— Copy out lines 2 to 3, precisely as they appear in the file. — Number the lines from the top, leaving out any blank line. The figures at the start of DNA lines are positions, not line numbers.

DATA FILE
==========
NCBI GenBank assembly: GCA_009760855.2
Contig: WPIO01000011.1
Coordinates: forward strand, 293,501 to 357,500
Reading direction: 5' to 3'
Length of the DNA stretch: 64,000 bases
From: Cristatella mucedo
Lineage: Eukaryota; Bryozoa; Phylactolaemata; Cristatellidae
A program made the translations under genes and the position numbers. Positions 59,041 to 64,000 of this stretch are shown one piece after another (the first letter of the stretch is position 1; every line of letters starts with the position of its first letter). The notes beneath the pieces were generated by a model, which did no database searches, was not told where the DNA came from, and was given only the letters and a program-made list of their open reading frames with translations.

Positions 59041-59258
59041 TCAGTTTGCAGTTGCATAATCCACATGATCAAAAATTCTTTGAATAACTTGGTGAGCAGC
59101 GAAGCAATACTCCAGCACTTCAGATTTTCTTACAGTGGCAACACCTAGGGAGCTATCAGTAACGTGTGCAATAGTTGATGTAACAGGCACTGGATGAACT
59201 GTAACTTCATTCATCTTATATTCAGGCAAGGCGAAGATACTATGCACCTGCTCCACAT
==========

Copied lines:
Contig: WPIO01000011.1
Coordinates: forward strand, 293,501 to 357,500